10 Wacky Biblical Conspiracy Theories
Weâ€™re guessing youâ€™ve heard of the Bible. The founding text of a little something known as Christianity, it sets out the guiding principles of Jesusâ€™s teachings, offers advice for life, and gives the craziest people on the internet something else to project their madness onto. And it turns out that for every regular Christian drawing inspiration from the Bible, there are tons of lunatics using it to turn their collective insanity up to 11. Here are 10 Biblical conspiracy theories so flat-out bizarre theyâ€™d make Dan Brown weep.
10 God Owns An Awesome Spaceship
The book of Ezekiel is kind of a big deal in Biblical lore. Not only is it frequently cited by the most badass Christian in history, itâ€™s also home to some breathlessly poetic descriptions of awe-inspiring visions. One in particular, in Ezekiel 1, represents one of the most remarkable moments in the Bible outside of Revelations—a grand passage that overwhelms the reader with the magnificence of God and all his power. That is, unless you happen to believe in conspiracy theories, in which case it overwhelms them with a big flying spaceship.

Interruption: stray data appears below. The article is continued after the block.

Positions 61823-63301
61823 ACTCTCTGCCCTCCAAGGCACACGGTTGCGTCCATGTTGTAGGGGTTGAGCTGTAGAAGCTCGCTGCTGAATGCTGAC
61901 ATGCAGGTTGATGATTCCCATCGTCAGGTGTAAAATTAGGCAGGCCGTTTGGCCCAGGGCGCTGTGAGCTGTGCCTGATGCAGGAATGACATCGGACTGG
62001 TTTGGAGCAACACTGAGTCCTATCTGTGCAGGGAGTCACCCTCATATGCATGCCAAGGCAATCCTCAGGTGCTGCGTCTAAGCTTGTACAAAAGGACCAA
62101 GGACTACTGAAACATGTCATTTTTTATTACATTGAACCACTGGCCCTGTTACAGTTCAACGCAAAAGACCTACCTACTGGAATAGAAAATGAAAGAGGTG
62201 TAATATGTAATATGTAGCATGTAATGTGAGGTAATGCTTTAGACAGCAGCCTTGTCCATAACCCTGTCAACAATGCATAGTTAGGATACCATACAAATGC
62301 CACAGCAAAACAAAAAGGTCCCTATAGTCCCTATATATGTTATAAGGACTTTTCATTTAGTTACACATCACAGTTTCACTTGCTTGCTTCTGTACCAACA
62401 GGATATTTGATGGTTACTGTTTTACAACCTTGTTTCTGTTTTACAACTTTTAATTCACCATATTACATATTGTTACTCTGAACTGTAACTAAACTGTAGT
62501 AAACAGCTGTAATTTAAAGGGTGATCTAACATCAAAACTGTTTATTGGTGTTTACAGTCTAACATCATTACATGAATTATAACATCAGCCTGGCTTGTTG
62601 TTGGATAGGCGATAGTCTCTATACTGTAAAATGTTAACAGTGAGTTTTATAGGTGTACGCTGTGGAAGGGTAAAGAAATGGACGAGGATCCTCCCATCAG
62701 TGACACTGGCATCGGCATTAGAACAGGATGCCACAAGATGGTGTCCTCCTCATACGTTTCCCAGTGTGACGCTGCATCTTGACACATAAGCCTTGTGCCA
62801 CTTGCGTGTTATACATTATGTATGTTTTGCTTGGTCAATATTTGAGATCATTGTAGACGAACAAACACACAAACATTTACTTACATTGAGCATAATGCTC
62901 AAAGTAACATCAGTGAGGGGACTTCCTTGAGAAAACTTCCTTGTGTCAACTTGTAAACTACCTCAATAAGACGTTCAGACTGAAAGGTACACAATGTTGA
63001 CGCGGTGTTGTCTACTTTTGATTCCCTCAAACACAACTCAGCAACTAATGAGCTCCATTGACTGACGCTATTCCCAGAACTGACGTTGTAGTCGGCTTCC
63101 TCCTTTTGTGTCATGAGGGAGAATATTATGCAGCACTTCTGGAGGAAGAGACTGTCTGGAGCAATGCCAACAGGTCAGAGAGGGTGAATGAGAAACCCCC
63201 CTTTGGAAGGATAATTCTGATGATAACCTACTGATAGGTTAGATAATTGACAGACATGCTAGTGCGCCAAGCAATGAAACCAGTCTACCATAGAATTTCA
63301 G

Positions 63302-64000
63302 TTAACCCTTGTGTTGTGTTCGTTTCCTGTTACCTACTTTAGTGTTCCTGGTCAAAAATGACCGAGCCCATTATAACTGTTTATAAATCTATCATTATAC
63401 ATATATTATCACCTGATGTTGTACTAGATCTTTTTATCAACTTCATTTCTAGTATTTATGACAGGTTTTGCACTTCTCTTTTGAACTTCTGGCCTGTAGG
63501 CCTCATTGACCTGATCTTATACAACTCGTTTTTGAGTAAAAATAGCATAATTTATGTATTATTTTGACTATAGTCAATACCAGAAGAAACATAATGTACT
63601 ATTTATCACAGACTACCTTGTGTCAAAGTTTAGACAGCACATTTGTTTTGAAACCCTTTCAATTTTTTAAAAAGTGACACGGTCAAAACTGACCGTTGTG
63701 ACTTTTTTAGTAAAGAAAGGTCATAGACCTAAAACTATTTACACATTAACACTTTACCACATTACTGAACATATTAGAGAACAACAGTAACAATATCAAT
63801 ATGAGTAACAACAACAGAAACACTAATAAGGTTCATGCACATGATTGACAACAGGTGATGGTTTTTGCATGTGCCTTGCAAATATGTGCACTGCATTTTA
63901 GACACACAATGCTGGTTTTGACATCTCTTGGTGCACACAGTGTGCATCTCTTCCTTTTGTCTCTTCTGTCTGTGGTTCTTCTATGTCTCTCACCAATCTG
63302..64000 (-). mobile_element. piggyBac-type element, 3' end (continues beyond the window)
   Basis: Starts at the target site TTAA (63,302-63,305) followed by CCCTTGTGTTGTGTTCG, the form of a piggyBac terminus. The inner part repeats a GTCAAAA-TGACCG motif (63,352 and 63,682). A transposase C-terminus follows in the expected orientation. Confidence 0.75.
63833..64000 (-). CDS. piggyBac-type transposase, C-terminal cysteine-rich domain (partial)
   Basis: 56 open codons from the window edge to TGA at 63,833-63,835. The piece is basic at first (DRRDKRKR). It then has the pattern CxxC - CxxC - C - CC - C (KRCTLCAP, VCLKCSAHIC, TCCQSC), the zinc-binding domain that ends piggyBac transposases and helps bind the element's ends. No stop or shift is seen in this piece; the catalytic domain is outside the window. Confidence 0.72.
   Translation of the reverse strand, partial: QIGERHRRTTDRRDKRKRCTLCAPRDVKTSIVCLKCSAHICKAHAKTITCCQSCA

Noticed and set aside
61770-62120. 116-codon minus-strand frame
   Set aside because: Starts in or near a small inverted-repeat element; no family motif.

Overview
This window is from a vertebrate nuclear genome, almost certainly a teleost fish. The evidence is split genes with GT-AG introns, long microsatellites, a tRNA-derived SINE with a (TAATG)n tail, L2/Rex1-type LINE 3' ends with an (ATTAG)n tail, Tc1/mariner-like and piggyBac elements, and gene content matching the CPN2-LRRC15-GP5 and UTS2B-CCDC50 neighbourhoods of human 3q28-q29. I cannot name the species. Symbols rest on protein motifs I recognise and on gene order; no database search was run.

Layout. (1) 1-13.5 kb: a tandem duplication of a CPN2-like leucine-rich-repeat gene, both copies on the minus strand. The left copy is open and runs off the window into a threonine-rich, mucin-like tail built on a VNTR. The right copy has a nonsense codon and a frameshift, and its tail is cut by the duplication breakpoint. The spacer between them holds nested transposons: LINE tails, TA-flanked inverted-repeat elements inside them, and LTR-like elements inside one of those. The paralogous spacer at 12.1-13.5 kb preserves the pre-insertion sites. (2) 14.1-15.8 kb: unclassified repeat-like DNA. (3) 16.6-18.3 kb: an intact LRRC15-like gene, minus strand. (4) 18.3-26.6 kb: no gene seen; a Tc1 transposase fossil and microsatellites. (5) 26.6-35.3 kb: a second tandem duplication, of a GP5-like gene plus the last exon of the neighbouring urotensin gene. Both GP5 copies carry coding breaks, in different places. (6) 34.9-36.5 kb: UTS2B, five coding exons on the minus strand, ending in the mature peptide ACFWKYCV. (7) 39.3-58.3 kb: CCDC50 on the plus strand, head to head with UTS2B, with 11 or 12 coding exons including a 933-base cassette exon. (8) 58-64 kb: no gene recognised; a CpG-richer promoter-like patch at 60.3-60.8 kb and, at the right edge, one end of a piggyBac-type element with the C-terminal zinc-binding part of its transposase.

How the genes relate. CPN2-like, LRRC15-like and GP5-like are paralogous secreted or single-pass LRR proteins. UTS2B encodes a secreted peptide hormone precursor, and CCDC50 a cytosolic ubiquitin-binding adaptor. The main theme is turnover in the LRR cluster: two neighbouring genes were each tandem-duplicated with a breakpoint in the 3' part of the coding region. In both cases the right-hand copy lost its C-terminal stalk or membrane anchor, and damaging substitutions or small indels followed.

The scene starts with the narrator in exile, just chilling by the riverside, when suddenly the heavens open and a frightening contraption descends—a monstrous thing of â€śwheels within wheelsâ€ť and lots of fire. Since this doesnâ€™t sound exactly Biblical, proponents of the ancient astronaut theory have frequently jumped on this as a description of a spaceship from someone who didnâ€™t have the vocabulary to describe one.
All of which sounds pretty convincing, until you actually read Ezekiel 1 and discover that heâ€™s quite accurately describing a chair. Specifically, the throne of God, which is described in the exact same way elsewhere without any references to flying or fire or anything thatâ€™d make you automatically think “spaceship!”